Re: Switch on compiler hardening defaults
On 25.10.2009 19:55, Kees Cook wrote:
I would like to propose enabling the GCC hardening patches that Ubuntu
uses. Ubuntu has used it successfully for 1.5 years now (3 releases),
and many of the issues have already been fixed in packages that needed
adjustment. After all this time, use of the hardening-wrapper
package is still very low, so I think the right thing to do is to just fix
this in the compiler and everyone wins. I'm not suggesting that there
won't be added work to fix problems, but I believe that for Debian the
benefits now out-weigh the risks.
I do not expect to reach consensus with all developers on this, so I'm
not sure who I need to convince to move it forward. (Perhaps just the
GCC maintainers?) Regardless, if you agree with this, please speak up.
I think it's very important that this change happens.
Introducing hardening defaults is a project decision, but as you may know I
don't support the current approach to enable these defaults.
My candid commentary and possible trolling...
- users of Debian become safer (real security vulnerabilities are
either non-issues or reduced to a DoS).
- security team has less work to do.
- software quality improves by finding subtle bugs (and not just
packaged software -- anything compiled with the Debian gcc).
- makes the compiler's behavior different than stock compiler.
Rebuttal: honestly, I don't care -- it seems like such a
huge win for safety and is easy to debug. Debian
already carries plenty of patches anyway -- there
is no such thing as the "stock compiler".
Honestly I do care. While the security team may have less work, you dump work on
the Debian GCC maintainers with a patch which is unmaintained upstream, and
which requires the compiler to be built with --disable-werror. Getting the
testsuite fixed took more than twelve months, and the changes to cleanly build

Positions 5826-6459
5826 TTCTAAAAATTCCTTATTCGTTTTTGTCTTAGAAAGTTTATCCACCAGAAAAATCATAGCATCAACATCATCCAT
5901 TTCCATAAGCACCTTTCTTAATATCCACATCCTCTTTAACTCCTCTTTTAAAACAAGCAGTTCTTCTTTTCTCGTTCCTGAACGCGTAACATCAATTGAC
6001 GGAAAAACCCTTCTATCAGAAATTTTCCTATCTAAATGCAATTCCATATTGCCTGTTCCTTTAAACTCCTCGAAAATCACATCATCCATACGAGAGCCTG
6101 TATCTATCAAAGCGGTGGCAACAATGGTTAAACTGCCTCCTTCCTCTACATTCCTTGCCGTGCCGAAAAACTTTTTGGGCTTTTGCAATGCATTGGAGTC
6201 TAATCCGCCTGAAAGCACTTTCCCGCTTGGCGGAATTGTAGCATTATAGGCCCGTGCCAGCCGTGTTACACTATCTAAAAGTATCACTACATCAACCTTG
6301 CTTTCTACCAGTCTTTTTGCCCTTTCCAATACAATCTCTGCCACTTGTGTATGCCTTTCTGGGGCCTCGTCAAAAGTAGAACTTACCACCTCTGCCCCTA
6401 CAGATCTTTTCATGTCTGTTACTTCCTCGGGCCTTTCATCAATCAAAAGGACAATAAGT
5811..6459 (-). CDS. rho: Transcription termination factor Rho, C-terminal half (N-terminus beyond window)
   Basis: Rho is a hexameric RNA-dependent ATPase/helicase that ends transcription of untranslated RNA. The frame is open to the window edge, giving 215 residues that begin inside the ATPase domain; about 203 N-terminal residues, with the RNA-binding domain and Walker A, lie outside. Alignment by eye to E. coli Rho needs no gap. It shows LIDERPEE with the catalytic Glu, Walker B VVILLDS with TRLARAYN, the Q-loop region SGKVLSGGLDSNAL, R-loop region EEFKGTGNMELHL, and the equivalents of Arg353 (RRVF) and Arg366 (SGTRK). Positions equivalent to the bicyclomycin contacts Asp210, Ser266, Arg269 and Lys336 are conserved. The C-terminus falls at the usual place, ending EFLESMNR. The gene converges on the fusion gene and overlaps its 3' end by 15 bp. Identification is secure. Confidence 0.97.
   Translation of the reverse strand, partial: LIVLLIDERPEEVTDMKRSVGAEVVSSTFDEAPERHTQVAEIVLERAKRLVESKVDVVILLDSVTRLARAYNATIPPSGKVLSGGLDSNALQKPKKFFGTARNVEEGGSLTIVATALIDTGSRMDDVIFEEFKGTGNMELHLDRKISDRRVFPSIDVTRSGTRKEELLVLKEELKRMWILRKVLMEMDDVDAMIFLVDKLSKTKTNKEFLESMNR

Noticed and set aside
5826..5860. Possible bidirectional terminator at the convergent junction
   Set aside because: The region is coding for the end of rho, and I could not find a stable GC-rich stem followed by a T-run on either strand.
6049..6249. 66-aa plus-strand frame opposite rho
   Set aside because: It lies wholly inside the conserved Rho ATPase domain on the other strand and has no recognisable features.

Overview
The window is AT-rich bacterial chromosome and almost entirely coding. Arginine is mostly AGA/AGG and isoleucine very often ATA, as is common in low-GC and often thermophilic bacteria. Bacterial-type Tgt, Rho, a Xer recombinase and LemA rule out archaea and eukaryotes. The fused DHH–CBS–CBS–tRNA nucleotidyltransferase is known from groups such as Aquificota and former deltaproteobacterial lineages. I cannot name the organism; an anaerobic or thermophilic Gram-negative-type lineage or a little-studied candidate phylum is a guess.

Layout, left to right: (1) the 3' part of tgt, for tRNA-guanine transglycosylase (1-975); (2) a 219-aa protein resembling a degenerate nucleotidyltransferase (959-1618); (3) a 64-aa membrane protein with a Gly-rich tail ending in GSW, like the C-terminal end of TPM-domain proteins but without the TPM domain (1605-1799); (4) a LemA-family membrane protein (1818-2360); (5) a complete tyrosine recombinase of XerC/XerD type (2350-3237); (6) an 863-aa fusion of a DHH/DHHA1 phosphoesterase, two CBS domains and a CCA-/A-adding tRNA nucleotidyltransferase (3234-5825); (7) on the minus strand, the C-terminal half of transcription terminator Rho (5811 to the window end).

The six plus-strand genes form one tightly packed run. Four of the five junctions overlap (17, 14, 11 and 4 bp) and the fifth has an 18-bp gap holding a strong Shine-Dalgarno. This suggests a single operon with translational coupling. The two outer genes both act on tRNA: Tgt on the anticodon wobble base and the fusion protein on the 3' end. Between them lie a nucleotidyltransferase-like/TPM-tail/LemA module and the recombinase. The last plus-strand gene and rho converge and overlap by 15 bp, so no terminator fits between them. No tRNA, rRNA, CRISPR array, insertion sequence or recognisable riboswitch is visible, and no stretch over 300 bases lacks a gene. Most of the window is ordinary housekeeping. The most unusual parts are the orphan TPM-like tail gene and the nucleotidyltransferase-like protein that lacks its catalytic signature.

without --disable-werror are missing. The GCC packages don't "already carry
plenty of patches" of this style; you'll only see patches needed for packaging
or backports from upstream. I don't plan to have an exception for this patch
set. Please get the testsuite fixes accepted upstream, plus patches to build
- makes more work for dealing with warnings.
Rebuttal: those warnings are there for a reason -- they can
be real security issues, and should be fixed.
there are some functions in glibc which are questionably declared with the "warn
about unused result" attribute (fwrite*). This seems to force a programming
style which not everybody agrees with (having to check the return value after
each operation instead of checking errno later).
- makes running Debian slower.
Rebuttal: no, nothing supports this. The bulk of _FORTIFY_SOURCE
is compile-time. Run-time checks, including those from
-fstack-protector are just not measurable. The burden of
evidence for anyone claiming this is on them. I'm not
suggesting we turn on PIE; that option can be a problem.
no, the burden would be on you. You did claim the same for PIE without checking
yourself :-/ Please don't just check ix86.
Inflammatory observation: Debian may be the single remaining major Linux
distribution that does not use the stack protector and _FORTIFY_SOURCE
when building its packages. I find this embarrassing. Check for
The majority of distributions does turn on these options during package build
time, which IMO is the right thing to do. Debian should do the same. There's now
Raphael's new framework in place which makes the injection of macros in
dpkg-buildpackage in the environment obsolete.